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Angammal Vs. V.K.M. Muhammad Sulaiman Lebbai and anr. - Court Judgment

LegalCrystal Citation
SubjectProperty;Civil
CourtChennai
Decided On
Reported inAIR1946Mad38; (1945)2MLJ239
AppellantAngammal
RespondentV.K.M. Muhammad Sulaiman Lebbai and anr.
Cases ReferredBehari v. Ramanand
Excerpt:
.....beforevwhich action must be sought. yet rule (2) expressly provides that at any time before the final decree for foreclosure or sale is passed the court may on good cause shown extend the time fixed. ramanand air1933all157 .there in a suit for redemption of a usufructuary mortgage, the court passed a decree under order 34, rule 7 of the civil procedure code fixing a date for payment and the decree provided that on failure of payment by the plaintiff the suit shall stand dismissed. plaintiff failed to pay the amount within the time fixed and afterwards applied for extension of time and the court granted it. the decree says in so many words that it is a preliminary decree under order 34, rule 7, civil procedure code, and in further adding that 'on failure their suit shall stand..........of the final decree for foreclosure will go beyond the period, and a sale in executi6n of a finaldecree for sale may take years after the expiry of the three years' period. yet the mortgagor has by the express language, a right to pay before the passing of the final decree for foreclosure or before the confirmation of the sale. this is the reason why for payment under rule 8(1) no application is provided as necessary.8. it is then argued that if no application is necessary and there is no time limit of three years from the date fixed for payment, a mortgagor may wait for years and years and then invoke action. this argument applies equally to a case where final decrees for foreclosure or sale are possible and the mortgagee does not apply for foreclosure or sale. the argument.....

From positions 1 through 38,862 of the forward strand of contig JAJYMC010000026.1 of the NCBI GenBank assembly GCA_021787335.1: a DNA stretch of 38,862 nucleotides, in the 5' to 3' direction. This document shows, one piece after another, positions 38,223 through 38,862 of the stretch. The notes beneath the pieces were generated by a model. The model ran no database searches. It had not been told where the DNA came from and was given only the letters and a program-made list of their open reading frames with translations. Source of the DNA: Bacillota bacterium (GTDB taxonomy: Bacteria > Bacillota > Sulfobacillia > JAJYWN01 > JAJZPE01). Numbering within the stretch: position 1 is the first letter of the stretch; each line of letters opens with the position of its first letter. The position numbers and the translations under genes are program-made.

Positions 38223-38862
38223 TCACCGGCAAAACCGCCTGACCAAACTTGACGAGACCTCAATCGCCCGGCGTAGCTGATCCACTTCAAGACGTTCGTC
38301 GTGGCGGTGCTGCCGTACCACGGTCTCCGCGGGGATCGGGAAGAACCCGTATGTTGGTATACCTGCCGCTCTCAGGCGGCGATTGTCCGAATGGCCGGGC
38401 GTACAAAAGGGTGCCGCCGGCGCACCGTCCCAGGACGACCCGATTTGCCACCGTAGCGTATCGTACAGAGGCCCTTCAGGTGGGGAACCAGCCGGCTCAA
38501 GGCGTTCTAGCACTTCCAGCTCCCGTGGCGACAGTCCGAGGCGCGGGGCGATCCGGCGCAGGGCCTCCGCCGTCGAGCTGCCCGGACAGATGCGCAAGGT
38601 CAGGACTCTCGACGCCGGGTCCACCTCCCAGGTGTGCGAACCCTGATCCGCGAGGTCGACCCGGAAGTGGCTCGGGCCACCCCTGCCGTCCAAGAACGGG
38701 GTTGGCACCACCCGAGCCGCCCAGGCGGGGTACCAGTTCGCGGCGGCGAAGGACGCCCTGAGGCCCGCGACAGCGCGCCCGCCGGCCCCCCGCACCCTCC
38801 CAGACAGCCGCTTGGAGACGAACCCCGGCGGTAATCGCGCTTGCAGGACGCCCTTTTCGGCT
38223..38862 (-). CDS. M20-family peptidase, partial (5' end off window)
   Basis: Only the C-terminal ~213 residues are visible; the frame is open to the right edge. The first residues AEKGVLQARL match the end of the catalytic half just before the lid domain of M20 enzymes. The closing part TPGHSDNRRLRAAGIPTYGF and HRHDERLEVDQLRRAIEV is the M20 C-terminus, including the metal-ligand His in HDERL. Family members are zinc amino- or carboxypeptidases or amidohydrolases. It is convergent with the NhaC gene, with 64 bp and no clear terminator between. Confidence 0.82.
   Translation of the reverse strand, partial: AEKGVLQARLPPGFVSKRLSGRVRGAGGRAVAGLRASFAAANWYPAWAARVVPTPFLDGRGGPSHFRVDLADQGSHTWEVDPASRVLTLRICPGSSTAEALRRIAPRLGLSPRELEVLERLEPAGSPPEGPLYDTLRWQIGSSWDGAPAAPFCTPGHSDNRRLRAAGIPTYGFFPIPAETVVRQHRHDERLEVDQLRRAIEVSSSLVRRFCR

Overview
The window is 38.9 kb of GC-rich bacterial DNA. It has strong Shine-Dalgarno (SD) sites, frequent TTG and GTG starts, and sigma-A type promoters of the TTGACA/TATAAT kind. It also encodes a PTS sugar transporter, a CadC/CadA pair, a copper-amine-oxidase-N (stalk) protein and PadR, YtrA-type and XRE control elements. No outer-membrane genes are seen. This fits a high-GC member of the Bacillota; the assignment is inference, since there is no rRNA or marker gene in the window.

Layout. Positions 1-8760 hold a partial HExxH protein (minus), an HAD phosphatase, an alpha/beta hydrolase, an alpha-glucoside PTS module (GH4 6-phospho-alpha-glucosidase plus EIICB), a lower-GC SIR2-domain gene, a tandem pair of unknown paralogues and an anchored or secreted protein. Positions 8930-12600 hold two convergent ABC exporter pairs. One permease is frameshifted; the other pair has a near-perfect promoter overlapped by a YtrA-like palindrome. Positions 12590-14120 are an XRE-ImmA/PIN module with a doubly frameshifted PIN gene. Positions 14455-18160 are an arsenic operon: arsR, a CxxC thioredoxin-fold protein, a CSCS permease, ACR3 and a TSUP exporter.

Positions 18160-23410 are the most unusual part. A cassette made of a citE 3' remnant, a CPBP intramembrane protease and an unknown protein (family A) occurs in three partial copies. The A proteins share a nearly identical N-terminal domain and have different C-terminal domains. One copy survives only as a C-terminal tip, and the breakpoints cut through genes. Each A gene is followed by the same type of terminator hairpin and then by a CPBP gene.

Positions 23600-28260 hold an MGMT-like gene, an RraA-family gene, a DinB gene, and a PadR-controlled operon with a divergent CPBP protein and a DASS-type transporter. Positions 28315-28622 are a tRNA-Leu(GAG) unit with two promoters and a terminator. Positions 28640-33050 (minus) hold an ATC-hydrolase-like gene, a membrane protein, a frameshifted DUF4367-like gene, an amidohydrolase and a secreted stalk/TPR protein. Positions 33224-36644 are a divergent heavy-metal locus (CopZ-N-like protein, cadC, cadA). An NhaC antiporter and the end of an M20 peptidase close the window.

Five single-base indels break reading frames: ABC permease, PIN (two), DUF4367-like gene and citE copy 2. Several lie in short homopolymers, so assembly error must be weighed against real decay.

Judgment:

Somayya, J.

1. A preliminary decree for redemption of a usufructuary mortgage was passed on the 15th October, 1935, and the time fixed for payment was 15th January, 1936. The plaintiff did not deposit the amount on or before that date and did not ask for extension of the time under Order 34, Rule 7(2). She deposited the amount towards the end of 1942 and filed I. A No. 93 of 1943 on the 2nd February, 1943, under Order 34, Rule 8 of the Code of Civil Procedure asking the Court to pass a final decree with a direction to the'defendant to deliver the mortgaged property to her. The trial Court dismissed the petition and on appeal the Subordinate Judge confirmed the decree of the trial Court and hence this second appeal.

2. The appellant urges that her case is covered by the terms of Order 34, Rule 8 and that it enables her to pay into Court the amounts due from her as fixed under Rule 7(1) of Order 34, at arty time before a final decree debarring the plaintiff frpift all right to redeefn the mbrtgaged property is passed. Order 34 Rule 7 provides

In a suit for redemption, if the plaintiff succeeds, the Court shall pass a preliminary decree-

(a) ordering that an account be taken of what was due to the defendant....

(b) declaring the amount so due at that date; and

(c) directing (i) that, if the plaintiff pays into Court the amount so found or declared due on or before such date as the Court may fix within six months from the date on which the Court confirms and countersigns the account taken. the defendant shall deliver up. to the plaintiff, or to such person as the plaintiff appoints, all documents in'his possession or power relating to the mortgaged property. . . . . and shall also, if necessary, put the plaintiff in possession of theproperty; and